- Urge the Indonesian government to investigate allegations of human rights violations by Kopassus personnel in Papua and hold accountable those responsible, regardless of rank.
- Provide greater assistance to local nongovernmental organizations in Papua and Indonesia to monitor human rights abuses, provide human rights education to government agencies and civilians, and assist victims of abuses to obtain legal and medical services.
- Support comprehensive police training in Papua to build police capacity to respond effectively to criminal complaints while respecting human rights.
- Publicly press the government to end restrictions on access to Papua for independent observers, including diplomats, international journalists, and human rights organizations.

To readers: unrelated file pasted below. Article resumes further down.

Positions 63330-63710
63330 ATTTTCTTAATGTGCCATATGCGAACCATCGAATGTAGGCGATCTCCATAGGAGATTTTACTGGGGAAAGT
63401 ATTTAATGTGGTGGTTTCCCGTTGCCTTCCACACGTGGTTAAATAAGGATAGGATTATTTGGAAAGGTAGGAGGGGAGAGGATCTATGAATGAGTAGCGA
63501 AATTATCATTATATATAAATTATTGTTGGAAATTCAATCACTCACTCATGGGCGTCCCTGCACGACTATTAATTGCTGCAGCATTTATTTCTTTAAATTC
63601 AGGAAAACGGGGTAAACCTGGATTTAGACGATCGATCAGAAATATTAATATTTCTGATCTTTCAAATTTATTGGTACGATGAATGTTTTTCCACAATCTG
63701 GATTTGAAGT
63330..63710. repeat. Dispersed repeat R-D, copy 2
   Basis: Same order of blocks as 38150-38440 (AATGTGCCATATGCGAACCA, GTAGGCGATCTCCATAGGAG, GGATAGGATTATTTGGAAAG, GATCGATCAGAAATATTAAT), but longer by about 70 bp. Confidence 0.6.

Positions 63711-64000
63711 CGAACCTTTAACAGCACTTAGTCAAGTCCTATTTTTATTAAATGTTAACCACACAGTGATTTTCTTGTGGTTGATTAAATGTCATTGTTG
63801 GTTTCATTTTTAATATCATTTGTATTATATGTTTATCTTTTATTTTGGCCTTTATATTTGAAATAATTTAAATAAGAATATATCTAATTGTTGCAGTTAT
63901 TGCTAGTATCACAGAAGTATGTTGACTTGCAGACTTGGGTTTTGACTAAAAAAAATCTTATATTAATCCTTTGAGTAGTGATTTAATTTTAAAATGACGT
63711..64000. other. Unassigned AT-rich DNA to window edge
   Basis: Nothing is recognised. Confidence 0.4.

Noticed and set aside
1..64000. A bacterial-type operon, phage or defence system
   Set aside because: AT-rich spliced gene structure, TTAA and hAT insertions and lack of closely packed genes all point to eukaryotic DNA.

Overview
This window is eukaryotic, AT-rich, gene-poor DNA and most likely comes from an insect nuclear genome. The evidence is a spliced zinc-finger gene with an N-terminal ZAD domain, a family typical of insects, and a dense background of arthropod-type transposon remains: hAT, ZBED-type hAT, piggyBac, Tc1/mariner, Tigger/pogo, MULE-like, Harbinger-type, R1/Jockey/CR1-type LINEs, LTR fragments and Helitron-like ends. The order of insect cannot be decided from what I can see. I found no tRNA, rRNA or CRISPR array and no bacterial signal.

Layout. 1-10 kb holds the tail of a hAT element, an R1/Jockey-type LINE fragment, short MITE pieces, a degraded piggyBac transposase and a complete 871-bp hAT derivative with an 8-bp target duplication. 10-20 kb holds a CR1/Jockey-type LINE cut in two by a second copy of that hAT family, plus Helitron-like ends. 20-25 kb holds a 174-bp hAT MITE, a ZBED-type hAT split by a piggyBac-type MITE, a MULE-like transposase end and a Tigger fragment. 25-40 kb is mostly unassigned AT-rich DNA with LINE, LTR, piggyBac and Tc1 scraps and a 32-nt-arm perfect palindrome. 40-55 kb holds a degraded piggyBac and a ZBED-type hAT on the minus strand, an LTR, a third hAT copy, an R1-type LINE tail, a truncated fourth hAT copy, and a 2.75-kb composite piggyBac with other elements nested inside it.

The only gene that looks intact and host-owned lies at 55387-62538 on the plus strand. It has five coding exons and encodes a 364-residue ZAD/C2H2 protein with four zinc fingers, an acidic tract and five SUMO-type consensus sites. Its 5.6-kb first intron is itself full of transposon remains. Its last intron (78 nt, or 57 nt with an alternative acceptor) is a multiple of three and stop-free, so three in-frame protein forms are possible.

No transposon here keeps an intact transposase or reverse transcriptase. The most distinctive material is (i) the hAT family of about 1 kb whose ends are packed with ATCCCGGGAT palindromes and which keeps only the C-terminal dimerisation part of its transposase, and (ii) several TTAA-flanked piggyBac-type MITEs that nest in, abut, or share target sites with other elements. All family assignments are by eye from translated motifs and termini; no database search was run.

This report was written and edited by the Asia division, based on research conducted by the authors from March – May 2009.
James Ross, legal and policy director for Human Rights Watch, provided legal review, and Program review was done by Joseph Saunders, deputy program director of Human Rights Watch. Administrative and technical assistance was provided by Pema Abrahams and Andrea Cottom, associates in the Asia division, and Fitzroy Hepkins and Grace Choi provided production assistance for the report.
Indonesian special forces have gone by different names since their establishment in 1952, from KKAD [Korps Komando Angkatan Darat or Army Commando Corps] to RPKAD [Resimen Pasukan Komando Angkatan Darat or Army Commando Force Regiment] to Kopassadha [Komando Pasukan Sandi Yudha or Secret War Commando Force] to Kopassus. To simplify, we refer to Kopassus throughout this report. Ken Conboy, Kopassus: Inside Indonesia’s Special Forces (Jakarta: Equinox Publishing, 2003). Kopassus, “Sejarah Singkat Kopassus,” http://www.kopassus.mil.id/single/home/21/Sejarah+Kopassus.html (accessed June 5, 2009).